Phantom Thread is the Perfect Sendoff for Daniel Day-Lewis (Review)

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Phantom Thread is supposed to be Day-Lewis’ final film before retiring from acting altogether. Nothing seems more fitting than the acclaimed actor’s final film to be with a director that has made some incredible movies. Paul Thomas Anderson and Daniel Day-Lewis are a force to be reckoned with in the cinematic world. Separately they have worked on some of the most notable films in the history of cinema. The duo created the cinematic masterpiece There Will Be Blood. Phantom Thread is a film that showcases both filmmakers greatest strengths, and Paul gives Daniel a proper sendoff with a powerful and beautifully shot film.

Reynolds Woodcock is the acclaimed dressmaker in 1950s London.  His meticulous career is uprooted by Alma, a strong woman who fights to become the focal point of his life.

Phantom Thread is a PTA film through and through. It is a period piece that feels entirely accurate for the period it is portraying without feeling dated. The film follows the story of Reynolds Woodcock, one of the most accomplished dressmakers in 1950’s London. It would be easy for a film about dressmaker to be uninteresting, but Paul’s screenplay focuses on the highs as well as the lows a perfectionist of his craft experiences in his professional and personal life.   In the film Woodcock, played by Daniel Day Lewis, says he sews little parts of himself into every dress he makes. He does this literally, but it’s a solid metaphor for the passion an artist has for his craft. He figuratively puts himself into everything he works on.

Paul Thomas Anderson is an accomplished filmmaker. All of his films deal with a wide variety of subject matter, but they are all decidedly Paul Thomas Anderson films. He realizes the heart of the characters in every scenario he creates. This is the bulk of his film, and the setting and details are just flavoring. Most filmmakers could get lost in the details of an oil empire or a dressmaker or a porn star, but PTA realizes what makes these characters human and utilizes that to craft his stories. This is what allows Phantom Thread to be so genuinely good.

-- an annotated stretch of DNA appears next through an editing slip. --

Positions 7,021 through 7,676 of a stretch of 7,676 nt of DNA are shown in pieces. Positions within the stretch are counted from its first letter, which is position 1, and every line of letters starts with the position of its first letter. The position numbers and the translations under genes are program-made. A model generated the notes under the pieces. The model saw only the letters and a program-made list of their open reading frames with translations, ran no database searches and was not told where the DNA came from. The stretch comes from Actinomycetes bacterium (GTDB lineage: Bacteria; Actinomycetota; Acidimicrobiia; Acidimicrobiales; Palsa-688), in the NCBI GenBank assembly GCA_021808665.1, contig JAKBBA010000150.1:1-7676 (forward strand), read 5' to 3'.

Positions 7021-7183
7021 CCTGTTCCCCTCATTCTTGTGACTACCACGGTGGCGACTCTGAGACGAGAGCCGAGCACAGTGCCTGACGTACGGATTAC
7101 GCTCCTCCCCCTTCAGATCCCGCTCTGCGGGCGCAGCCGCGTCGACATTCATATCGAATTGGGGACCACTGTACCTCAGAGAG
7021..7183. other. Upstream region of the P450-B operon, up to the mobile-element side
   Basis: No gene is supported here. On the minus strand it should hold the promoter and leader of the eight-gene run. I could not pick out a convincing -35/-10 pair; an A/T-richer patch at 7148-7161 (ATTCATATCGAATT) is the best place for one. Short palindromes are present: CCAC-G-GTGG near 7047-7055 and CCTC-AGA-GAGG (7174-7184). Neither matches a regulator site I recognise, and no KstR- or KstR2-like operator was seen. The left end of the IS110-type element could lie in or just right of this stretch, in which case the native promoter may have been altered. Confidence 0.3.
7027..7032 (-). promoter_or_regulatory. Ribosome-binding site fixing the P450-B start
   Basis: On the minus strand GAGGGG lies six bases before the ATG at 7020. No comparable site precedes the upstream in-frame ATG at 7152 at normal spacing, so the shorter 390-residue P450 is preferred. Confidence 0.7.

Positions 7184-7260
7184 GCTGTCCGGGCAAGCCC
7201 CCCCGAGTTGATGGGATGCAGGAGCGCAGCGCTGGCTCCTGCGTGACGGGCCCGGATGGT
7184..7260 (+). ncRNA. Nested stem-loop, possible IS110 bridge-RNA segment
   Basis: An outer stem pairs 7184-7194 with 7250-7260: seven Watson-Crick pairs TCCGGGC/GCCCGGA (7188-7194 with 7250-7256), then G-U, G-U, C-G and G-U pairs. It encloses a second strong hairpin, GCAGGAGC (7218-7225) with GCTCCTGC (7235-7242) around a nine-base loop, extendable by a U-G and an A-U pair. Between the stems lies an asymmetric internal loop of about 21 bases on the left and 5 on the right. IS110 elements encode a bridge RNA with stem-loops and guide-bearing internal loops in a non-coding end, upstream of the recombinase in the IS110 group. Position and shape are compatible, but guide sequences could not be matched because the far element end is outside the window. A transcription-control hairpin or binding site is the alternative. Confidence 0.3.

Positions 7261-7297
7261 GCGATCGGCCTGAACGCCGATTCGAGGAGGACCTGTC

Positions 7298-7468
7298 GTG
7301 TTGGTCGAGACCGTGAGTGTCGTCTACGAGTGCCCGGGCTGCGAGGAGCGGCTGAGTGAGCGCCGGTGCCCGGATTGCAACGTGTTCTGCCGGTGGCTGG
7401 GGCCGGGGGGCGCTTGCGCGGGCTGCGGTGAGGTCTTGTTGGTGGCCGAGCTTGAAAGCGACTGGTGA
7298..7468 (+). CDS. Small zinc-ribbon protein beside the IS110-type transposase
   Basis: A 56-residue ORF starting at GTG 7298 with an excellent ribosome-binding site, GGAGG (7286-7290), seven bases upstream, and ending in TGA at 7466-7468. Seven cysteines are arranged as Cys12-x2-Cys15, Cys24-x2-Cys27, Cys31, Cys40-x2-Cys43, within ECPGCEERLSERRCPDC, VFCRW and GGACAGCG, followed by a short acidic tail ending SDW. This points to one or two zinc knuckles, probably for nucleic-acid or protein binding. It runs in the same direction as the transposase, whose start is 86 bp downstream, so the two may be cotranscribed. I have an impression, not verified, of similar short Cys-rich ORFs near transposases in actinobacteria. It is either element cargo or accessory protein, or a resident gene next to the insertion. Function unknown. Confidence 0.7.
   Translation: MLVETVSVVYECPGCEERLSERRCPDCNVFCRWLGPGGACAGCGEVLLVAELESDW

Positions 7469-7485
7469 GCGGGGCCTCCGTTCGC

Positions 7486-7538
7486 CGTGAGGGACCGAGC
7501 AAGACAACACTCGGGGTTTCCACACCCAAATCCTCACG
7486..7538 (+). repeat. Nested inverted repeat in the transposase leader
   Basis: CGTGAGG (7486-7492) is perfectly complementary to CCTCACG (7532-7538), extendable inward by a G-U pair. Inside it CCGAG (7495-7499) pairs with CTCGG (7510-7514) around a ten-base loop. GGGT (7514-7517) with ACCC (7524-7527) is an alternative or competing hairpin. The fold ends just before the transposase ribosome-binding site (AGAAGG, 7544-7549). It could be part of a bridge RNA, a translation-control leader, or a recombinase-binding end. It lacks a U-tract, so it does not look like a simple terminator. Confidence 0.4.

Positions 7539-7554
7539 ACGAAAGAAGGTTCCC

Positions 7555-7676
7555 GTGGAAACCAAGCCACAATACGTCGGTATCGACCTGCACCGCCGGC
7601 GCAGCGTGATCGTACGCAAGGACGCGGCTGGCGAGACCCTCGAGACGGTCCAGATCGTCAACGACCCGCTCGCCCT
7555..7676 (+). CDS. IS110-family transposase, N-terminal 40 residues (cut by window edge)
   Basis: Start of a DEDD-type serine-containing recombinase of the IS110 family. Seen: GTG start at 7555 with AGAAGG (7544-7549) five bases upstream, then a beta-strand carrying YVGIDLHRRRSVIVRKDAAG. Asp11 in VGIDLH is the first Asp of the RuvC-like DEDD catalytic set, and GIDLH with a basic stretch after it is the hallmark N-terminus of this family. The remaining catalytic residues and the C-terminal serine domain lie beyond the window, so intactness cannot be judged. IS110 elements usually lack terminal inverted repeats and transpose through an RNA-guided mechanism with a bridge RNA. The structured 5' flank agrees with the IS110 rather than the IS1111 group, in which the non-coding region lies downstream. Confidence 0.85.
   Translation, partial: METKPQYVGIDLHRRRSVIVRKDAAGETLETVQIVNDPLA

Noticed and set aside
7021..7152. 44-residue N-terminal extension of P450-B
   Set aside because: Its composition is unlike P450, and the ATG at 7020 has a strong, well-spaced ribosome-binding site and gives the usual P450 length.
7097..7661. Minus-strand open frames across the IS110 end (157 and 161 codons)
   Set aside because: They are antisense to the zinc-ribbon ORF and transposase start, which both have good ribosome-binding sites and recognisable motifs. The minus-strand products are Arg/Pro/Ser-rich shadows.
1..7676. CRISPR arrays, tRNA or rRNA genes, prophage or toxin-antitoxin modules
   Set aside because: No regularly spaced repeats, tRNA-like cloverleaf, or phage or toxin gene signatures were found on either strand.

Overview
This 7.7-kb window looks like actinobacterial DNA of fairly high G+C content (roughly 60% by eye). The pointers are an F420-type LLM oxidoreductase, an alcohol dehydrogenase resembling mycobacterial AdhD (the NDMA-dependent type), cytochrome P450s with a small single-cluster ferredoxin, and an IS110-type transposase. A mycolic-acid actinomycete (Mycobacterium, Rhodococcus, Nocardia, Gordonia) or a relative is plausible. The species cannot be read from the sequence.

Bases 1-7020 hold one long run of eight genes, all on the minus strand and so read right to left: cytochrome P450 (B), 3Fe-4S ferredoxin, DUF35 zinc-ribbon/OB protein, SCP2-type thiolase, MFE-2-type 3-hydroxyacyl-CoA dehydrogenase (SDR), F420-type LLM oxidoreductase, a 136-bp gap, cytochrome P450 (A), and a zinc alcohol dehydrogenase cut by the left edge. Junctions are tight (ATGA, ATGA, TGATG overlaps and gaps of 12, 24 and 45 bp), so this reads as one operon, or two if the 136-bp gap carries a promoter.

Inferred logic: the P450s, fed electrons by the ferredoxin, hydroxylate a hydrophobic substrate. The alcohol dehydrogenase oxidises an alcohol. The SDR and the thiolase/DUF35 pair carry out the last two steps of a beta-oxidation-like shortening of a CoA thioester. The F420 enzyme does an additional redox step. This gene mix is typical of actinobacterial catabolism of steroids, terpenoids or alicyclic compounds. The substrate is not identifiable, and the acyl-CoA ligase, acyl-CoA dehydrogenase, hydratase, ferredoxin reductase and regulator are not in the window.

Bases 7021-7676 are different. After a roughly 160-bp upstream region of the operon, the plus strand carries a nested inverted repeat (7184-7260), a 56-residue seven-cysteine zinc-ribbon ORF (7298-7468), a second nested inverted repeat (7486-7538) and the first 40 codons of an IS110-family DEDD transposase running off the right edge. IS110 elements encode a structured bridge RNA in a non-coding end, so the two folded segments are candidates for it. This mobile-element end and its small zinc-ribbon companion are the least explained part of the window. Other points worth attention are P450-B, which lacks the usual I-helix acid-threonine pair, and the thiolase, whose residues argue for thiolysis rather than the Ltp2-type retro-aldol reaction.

The screenplay utilizes this metaphor to the letter. Woodcock is dedicated to his work, and he realizes this about himself. He is unable to dedicate himself to a wife because so much of him is dedicated to dressmaking. Every woman he meets seemingly becomes infatuated with him and desire much more from him as a lover. He gives what he can, but his heart lies with his work. The screenplay wonderfully dictates the pleasures and pains of Woodcock’s relationships with family and lovers related to his craft.

Daniel Day Lewis is as great as ever. He commits himself to the role of Woodcock as much as Woodcock dedicates himself to his dresses. He is an incredible actor to witness. He has played such a wide array of roles so effortlessly; one could believe he is like every character he has played. He inhabits the role of Reynolds Woodcock completely, showing meticulous precision with his dresses, his daily routine, his relationships, and so on. It’s not the best performance of his career, but it is a strong performance nonetheless. Reynolds Woodcock is a well-done performance to cap off the incredible career of Daniel Day Lewis.

While he gives an impressive performance, the real thunder house performance is from Vicky Krieps as Alma, love interest to Woodcock. There is something to be said of the woman who is subordinate to her lover’s career. She knows she will never have his completely undivided attention, but never feels scorned. She knows that at a certain point she is no longer needed, but fights to prove how much better his quality of life is with her around. Krieps wears all of these qualities effortlessly on her sleeve, and her performance is so amazing she almost overshadows Day Lewis in some scenes.

The film is absolutely beautiful. The set design and costumes bring the world of yesterday to life. The dresses are absolutely stunning and feel as if they could be worn in today’s fashion. Every aspect of the production is award worthy. This is Paul Thomas Anderson’s first time behind the camera for a feature length production, and it is clear his eye is what defines his films. The cinematography is top notch and fits right in to the rest of his filmography. There have been many technically impressive films in 2017, and Phantom thread is among the best of them.

Phantom Thread is a proper sendoff for Daniel Day Lewis.  Paul Thomas Anderson has crafted one of the most wonderful films of the year, and it allows for Day-Lewis to deliver a knock out final performance.  He doesn’t overshadow the rest of the cast, and Krieps acts on the same level as Day-Lewis.  The film is impeccably shot, and the production stands to be a serious awards contender.  If this is truly going to be Daniel Day Lewis’ final film, then this is as good as film as any to end on.

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"I'm a cinematographer based in Nashville, TN that specializes in narrative and commercial work. I'm an avid movie fan through and through, so long as there's good lighting"